CONTENT WARNING This story may distress some readers.
“As large as a greyhound, of a mouse colour and very swift.”
So said Joseph Banks, the scientist aboard Captain James Cook’s Endeavour, one of the first British explorers to lay eyes on Australia’s icon.
Here in the Bush Capital, we might not think anything of them. Certainly, we have some of the highest density populations of Eastern Grey Kangaroos recorded anywhere in Australia (up to 700 per square kilometre in the Jerrabomberra Valley alone).
But too many can be a problem. Historically, concerns about an overabundance of kangaroos were related to competition for pasture with livestock, which remains the case today. Kangaroos compete for water and damage fencing and fodder crops. Not to mention the havoc they can wreak on the front end of your car.
All of this is why the ACT Government announced another cull for 2022. Around 1650 eastern grey kangaroos will be culled across nine nature reserves from 23 May to 31 July in the annual conservation program.
Here’s what’s involved.
How are they culled?
All Australian Governments and RSPCA Australia agree – a single headshot is the most humane method of culling.
The ACT Government contracts licenced gun holders every year to do the job, but before they can take a loaded weapon anywhere near a nature reserve, they must pass three tests.
These include a marksmanship test to determine their accuracy, a macropod identification test to make sure they can identify the right species, and a knowledge test on the National Code of Practice.
Another method called ‘capture-darting’ is used when a kangaroo population is too close to housing to get a safe shot. This involves catching the kangaroo and administering a lethal injection.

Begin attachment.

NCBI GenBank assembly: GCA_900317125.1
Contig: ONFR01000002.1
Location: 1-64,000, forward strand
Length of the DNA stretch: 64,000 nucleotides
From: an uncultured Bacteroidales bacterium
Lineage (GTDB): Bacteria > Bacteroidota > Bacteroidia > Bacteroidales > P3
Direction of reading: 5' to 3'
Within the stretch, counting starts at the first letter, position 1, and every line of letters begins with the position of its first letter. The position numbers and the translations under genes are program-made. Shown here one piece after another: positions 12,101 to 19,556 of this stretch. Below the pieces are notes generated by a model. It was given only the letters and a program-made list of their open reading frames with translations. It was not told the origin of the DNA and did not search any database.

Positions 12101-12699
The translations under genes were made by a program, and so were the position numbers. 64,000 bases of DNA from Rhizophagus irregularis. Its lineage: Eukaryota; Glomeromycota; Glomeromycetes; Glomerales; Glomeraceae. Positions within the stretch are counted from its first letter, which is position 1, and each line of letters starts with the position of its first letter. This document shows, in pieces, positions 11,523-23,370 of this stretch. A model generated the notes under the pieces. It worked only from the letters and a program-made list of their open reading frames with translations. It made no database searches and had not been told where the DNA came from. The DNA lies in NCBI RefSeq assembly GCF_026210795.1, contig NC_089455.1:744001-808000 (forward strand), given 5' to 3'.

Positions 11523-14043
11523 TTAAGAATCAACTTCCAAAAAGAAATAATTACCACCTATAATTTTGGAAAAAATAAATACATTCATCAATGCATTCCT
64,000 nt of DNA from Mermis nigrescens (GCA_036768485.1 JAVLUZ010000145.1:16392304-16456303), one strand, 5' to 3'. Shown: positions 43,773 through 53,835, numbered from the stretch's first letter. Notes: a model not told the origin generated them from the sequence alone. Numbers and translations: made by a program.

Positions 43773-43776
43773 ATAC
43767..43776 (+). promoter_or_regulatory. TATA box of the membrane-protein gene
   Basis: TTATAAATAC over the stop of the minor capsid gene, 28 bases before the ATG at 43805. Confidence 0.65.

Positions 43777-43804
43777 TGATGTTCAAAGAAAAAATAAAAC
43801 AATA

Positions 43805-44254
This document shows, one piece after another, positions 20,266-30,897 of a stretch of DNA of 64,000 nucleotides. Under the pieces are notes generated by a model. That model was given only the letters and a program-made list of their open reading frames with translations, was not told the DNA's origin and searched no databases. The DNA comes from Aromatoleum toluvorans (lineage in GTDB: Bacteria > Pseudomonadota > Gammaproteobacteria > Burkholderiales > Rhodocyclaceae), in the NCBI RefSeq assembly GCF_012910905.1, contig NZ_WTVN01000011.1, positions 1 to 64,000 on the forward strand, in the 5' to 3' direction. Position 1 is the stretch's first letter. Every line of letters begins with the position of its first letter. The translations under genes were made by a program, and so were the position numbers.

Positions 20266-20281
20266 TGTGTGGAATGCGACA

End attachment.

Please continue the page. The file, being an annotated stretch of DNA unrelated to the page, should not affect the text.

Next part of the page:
To minimise the chance of orphaning joeys, the culling of female kangaroos in the ACT is restricted to the period between 1 March and 31 July each year. This is outside the time when most females have large dependent pouch young or young-at-foot.
The Code of Practice stipulates that any young-at-foot obviously paired with an adult kangaroo are to be shot. In general, during the ACT culling season, pouch young of dead kangaroos are small and unfurred. These are also euthanised.
In April, the ACT Government committed $300,000 towards what Environment Minister Rebecca Vassarotti describes as a “more humane” approach.
From now on, traditional culling will be accompanied by contraceptives to slow population growth. Darts loaded with the drug GonaCon will be fired at adult female roos. Trials have seen about 80 per cent remain infertile five years after their injection.
What happens to the carcasses?
They aren’t left out to rot.
A proportion of the carcasses will be turned into baits in the government’s wild dog and fox control programs. Other parts are made available for Indigenous cultural use. It’s understood, however, that the bulk goes to landfill.
Unlike NSW, Queensland, South Australia and Western Australia, there are no commercial kangaroo harvesting arrangements in the ACT. This rules out companies selling off our kangaroo carcasses as meat or skin products.
The ACT Government says this is due to the relatively low number of kangaroos being culled and the high costs of overseeing a commercial operation.
How do they know how many to cull?
Each year, ACT Government ecologists undertake an extensive scientific assessment of grass conditions and the kangaroo population at each of the Territory’s nature reserves.
A sustainable target number of kangaroos can be calculated for each site using this data. By comparing this number with the current population, they arrive at the number of kangaroos that have to go.
This figure is dictated by several studies outlining the effects of kangaroos on the environment.
How often are they culled?
Every year. On average, culling less often than that requires more animals to be killed per year.
Kangaroo populations grow exponentially, meaning the number of new animals will be greater next year than it is this year. To cull less often is worse for animal welfare and impact reduction and usually costs more.
The cull is only conducted at night when the reserves are formally closed to the public. Warning signs are placed at all entry points to the reserves, surveillance cameras are used and reserves are patrolled by Parks and Conservation Service staff during operations to maximise public safety.
As always, if you see injured wildlife, call Access Canberra on 13 22 81 and a ranger will attend as soon as possible.
The Environment, Planning and Sustainable Development Directorate declined to make further comment until after the cull is concluded on 31 July 2022.